The thing about San Francisco is, sure, there is crime, but the crime stats don’t capture the real issue. The general havoc and chaos of fentanyl-fueled mental illness is hard to quantify since it’s usually not that violent. Let’s take one example from the Chronicle story on the Westfield mall closing: “At one point at the Ted Baker store, employees locked the doors and someone banged on them, ‘threatening to bring a gun to shoot everyone, and telling our team that they will wait for them and rape them on their way home.’ ” That doesn’t rank highly on a crime index (no one was raped, no one killed), but it certainly ranks highly in the mind of the mom buying a floral dress, suddenly trapped in Ted Baker. 

Anyway, it’s a big win for San Francisco activists, who finally are getting rid of the gentrification they hate (i.e., art galleries and cafés, a hotel, shops, disgusting). I’m always so confused how our activists adapted the language of the European left but somehow oppose all their goals (safe, clean parks, nice little apartments, showering slightly less frequently). If you have the politics of a moderate Swede, well, in San Francisco that makes you a full-blown fascist.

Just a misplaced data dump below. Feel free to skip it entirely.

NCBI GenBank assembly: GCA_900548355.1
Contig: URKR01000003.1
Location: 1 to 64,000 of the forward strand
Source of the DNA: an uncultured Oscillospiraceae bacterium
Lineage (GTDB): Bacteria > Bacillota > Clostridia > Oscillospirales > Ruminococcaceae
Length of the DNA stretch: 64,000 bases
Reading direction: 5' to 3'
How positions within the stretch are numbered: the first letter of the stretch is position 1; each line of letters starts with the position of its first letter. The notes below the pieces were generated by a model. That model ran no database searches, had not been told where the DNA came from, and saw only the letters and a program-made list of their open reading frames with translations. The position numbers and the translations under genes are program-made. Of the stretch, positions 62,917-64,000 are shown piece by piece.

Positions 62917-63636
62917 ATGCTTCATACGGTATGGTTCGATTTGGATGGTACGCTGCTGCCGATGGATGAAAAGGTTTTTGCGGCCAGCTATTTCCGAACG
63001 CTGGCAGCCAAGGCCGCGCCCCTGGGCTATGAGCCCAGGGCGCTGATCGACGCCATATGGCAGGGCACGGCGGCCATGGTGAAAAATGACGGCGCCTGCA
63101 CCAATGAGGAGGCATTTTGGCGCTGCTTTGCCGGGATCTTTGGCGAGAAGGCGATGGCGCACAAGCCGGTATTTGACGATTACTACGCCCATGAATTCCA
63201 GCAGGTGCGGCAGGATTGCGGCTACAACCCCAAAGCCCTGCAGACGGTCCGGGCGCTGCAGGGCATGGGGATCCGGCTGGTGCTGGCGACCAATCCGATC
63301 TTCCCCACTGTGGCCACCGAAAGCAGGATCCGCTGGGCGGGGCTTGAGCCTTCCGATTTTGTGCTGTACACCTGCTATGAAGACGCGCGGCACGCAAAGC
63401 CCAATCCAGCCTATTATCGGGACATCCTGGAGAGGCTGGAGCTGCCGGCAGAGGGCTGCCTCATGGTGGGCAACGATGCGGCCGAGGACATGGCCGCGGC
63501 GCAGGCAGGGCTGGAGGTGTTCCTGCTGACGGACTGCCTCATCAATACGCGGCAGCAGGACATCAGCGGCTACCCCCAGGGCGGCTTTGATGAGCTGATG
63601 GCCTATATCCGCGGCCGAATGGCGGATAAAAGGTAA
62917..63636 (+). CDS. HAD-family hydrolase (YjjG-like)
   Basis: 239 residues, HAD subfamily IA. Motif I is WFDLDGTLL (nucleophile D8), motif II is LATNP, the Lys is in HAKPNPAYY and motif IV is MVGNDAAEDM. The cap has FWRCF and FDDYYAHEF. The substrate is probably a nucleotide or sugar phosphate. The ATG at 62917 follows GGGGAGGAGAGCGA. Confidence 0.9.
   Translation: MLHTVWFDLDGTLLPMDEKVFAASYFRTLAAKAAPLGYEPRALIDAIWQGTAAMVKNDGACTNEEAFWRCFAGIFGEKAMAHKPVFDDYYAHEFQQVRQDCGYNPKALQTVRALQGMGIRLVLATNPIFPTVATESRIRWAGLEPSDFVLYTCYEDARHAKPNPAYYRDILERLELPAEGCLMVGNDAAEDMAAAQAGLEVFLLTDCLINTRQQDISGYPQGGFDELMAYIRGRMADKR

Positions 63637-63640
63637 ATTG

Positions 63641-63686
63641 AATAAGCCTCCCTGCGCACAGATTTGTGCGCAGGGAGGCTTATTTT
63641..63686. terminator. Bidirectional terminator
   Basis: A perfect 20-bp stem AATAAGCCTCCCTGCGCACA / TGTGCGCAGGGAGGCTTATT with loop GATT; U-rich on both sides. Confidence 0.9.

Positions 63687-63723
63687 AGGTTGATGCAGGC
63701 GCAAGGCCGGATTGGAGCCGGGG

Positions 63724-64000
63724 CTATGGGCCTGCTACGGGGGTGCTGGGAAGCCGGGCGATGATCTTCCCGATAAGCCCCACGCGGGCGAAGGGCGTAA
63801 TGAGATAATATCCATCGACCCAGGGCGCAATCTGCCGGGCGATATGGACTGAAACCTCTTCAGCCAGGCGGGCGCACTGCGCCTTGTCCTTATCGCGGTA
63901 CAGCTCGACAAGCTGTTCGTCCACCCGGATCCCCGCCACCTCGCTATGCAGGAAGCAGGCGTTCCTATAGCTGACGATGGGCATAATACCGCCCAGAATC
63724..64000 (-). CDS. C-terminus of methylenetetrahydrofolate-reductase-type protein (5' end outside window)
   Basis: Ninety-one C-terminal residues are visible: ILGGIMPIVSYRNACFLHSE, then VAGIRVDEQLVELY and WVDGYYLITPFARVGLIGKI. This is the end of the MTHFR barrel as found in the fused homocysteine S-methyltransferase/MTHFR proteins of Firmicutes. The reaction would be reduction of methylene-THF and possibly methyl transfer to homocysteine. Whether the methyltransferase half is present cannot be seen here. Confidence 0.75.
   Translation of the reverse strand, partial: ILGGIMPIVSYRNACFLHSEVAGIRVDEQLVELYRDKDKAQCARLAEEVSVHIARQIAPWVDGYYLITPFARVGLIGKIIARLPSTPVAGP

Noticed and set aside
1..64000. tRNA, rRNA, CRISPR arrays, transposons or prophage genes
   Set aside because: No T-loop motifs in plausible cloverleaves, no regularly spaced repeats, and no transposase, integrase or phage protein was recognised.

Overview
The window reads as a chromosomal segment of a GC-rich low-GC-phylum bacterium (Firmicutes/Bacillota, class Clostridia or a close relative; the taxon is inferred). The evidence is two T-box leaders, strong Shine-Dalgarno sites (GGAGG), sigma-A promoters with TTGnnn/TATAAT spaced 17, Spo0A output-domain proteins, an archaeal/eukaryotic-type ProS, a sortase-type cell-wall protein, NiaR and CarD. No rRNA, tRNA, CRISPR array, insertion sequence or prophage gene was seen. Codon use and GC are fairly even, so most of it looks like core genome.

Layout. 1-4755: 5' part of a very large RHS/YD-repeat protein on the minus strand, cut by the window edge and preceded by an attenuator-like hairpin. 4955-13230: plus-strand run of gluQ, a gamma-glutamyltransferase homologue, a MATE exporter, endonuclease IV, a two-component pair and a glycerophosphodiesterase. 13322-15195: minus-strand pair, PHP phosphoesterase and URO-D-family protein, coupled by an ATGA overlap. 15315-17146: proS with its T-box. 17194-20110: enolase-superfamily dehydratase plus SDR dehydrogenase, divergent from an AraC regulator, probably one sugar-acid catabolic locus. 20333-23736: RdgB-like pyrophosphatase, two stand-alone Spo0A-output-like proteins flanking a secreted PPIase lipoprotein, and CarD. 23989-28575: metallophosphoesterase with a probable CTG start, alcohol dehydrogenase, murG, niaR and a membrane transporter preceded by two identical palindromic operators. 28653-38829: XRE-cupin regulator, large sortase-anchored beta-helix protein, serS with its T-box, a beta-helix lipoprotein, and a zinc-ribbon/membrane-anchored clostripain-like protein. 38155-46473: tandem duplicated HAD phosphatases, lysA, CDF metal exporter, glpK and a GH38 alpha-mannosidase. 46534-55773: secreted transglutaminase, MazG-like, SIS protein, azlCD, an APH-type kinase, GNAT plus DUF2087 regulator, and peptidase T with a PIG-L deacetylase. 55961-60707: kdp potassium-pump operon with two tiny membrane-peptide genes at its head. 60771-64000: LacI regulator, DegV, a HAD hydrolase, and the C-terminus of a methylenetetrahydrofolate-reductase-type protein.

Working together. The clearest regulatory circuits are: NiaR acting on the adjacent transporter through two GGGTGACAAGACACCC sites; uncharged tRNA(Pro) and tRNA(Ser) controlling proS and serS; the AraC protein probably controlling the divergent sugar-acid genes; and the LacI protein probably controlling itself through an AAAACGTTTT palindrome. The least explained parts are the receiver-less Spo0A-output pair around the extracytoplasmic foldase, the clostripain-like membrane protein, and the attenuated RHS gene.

Here’s an interesting chart of the cities that are gaining lots of people—and the cities that are losing them. 

→ A plastics treaty: This month in Paris, the world’s governments (via the UN) agreed to come up with a plastics treaty. The UN says the treaty could cut plastic production by 80 percent in 2040. It seems world governments are seeing this as a crisis akin to ozone depletion, which was miraculously staved off, proving the UN is good for this one thing. Microplastics end up in our blood and brains, in placentas and lungs. We don’t know half of what this stuff does to our bodies. I’m looking at you, Saran wrap